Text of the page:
Sons of Apollo is an American progressive metal supergroup formed in 2017 and composed of drummer Mike Portnoy, bassist Billy Sheehan, keyboardist Derek Sherinian, vocalist Jeff Scott Soto, and guitarist Ron “Bumblefoot” Thal. They recently performed at Montreal’s Corona Theatre and Mike Portnoy took some time to chat to Montreal Rocks.
Portnoy has been the key to many musical projects throughout his lengthy career…of course, we know him as drummer, songwriter and co-founder of the progressive metal/rock band Dream Theater for whom he was with for 25 years. His talent has helped shape a variety of bands including The Winery Dogs, Transatlantic, Metal Allegiance, Flying Colors and of course Sons of Apollo.
Portnoy exudes a certain respect for the music industry that allows him to embrace what each band member brings to the table. That says a lot about a veteran rocker that goes out and leaves it all on stage night after night.
MR: MMXX album just dropped on Jan 17th; named after the new decade, debuted at #1 Current Hard Rock album on the Billboard Charts.
What was the momentum going into recording the sequel to Psychotic Symphony?
We spent the better part of 2018 on tour. We went all over the world; America, Europe a few times, Japan and South America. We had a lot of touring under our belt. We also put out a live album prior to MMXX. It was important for us to keep the momentum going and follow up with the sophomore studio album. So, we got right to work at the beginning of last year and spent most of last year making the new album.
MR: Did you feel the pressure to deliver beyond what PS (first album) had to offer fans?
No; at this point in our careers, we’ve all been doing this long enough to do this because we love it and we want to make the best music we can. We don’t really care about the critics, reviews…it’s really about making the best music we can and enjoying working with each other.
MR: What was the creative process; do you draw from everyone’s ideas?
The music process started with myself, Derek and (Ron) Bumblefoot. Those two came to my house to work on music; Ron had a lot of pent up ideas, riffs and starting points for us to work with. The three of us assembled and arranged everything into cohesive music and then went out to L.A. Derek and I started the recording process. We then handed it over to Jeff Scott Soto to write the lyrics and melodies. Derek and I produce and oversee it all to record within the normal process.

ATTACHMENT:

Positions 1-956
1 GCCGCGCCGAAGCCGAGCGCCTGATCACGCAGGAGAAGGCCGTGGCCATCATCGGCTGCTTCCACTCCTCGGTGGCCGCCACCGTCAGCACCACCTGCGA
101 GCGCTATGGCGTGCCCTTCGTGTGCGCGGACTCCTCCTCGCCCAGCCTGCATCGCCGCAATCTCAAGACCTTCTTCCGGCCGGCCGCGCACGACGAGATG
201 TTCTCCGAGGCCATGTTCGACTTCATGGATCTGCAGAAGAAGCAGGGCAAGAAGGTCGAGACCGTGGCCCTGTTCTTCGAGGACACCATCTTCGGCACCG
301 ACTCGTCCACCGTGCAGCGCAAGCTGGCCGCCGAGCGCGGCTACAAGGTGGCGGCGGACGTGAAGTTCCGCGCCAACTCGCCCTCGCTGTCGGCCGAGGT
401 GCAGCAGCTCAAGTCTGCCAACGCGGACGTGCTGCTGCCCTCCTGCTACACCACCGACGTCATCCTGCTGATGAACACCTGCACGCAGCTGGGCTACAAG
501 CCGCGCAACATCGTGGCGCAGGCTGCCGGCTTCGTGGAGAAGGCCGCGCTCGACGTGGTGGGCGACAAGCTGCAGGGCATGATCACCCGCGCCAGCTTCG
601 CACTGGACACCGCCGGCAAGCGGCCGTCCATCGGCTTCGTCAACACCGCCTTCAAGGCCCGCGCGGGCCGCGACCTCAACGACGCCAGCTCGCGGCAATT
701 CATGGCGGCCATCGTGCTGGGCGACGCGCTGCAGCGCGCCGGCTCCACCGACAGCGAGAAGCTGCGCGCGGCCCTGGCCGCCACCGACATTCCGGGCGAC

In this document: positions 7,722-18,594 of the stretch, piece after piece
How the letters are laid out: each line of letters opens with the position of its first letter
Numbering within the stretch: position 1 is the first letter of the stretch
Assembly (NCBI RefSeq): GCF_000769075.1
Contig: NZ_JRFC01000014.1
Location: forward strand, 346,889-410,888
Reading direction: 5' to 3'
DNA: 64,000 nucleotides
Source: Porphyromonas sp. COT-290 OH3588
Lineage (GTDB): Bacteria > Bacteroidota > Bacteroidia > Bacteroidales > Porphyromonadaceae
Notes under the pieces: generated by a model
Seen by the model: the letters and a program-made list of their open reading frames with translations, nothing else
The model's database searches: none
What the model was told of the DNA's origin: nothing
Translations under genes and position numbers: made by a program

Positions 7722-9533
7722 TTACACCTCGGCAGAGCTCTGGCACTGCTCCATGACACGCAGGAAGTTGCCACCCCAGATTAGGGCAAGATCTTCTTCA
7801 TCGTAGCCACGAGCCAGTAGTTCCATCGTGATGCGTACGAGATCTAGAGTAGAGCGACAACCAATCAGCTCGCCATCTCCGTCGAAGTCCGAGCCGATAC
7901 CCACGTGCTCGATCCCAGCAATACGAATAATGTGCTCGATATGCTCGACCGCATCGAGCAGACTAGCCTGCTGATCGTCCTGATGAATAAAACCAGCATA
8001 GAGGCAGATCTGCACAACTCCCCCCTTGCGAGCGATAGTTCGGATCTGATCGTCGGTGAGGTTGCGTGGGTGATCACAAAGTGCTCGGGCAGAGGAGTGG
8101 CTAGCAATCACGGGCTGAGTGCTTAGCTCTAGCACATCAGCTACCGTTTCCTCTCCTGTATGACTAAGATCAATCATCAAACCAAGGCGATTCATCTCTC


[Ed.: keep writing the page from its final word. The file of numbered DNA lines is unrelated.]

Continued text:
MR: What was the time frame?
Well, from start to finish, give or take the course of 2019 from Jan to about summer.
MR: Is there anything from the last recording you revisited or put onto this album?
There are a lot of ideas from the last time around as well as this time too that didn’t get used. When it came down to looking at things for this album, I did pull out a few things that were kind of lingering from last time around, but we ended up not needing it because there was such an overflow of new ideas to work with. So, we stayed with the new stuff.
MR: What track do you feel most defines you?
I think I tend to gravitate towards the longer songs just because of what I do with the progressive side of the music. I tend to think those longer songs have the most content and most diversity and range. I tend to prefer “New World Today” which is about 16 minutes long; “King of Delusion” which is 10 minutes long. Those two to me have the most meat & potatoes….so much stuff to listen to, so much ear candy.
MR: Do you ever switch up the setlists depending on venue/audience?
No, I always write the setlists for all the bands I am a part of. I spend a lot of time and thought on that. Sequencing an album and the setlist are two things I obsess over. I’m pretty confident what I put together for a tour that it is going to flow and work and sure enough this tour has been great. It’s a great set; it has peaks & valleys-it’s like watching a good movie or reading a good book-it really takes you on a journey from start to finish. Everyone’s got their spots and moments in the show. The difference this time around from the last time is that we are able to do a whole show of SOA material whereas last time, we only had one album to choose from. We had to pad it out with Dream Theater songs, covers and things like that…this time is 100% Sons of Apollo.
MR: What can the fans expect at the show? Anything different “live” as opposed to listening to the album?
Not for me. I’ve made a career out of long songs – pretty short by my standards (Transatlantic, Dream Theater); dozens and dozens of songs past the 25-minute mark. For me, it comes natural, but for someone like Jeff who comes from an AOR background, the longer songs might be something to adapt to, but for me it’s easy. In terms of a live show, this band is a LIVE band. We are not a traditional progressive band where everyone is standing on their spot looking down at their instrument. Everybody in this band is a performer, so you are going to get a five-ring circus. Always something to watch and listen to. There is no shortage at any given moment of notes played or entertainment on stage.
MR: Any upcoming projects after the tour for yourself and SOA?
We head to Europe late Feb / March and South America in April. We’ll see where the band goes from there. Personally, I have so many projects coming out; new Transatlantic album I am working on and out sometime in September; covers album with Bobby Blitz and Phil Demmel coming out later and a live album with Flying Colors and one with Neal Morse…so many things…never a dull moment.
Interview – Giosi Tortorici
Photo – Hristo Shindov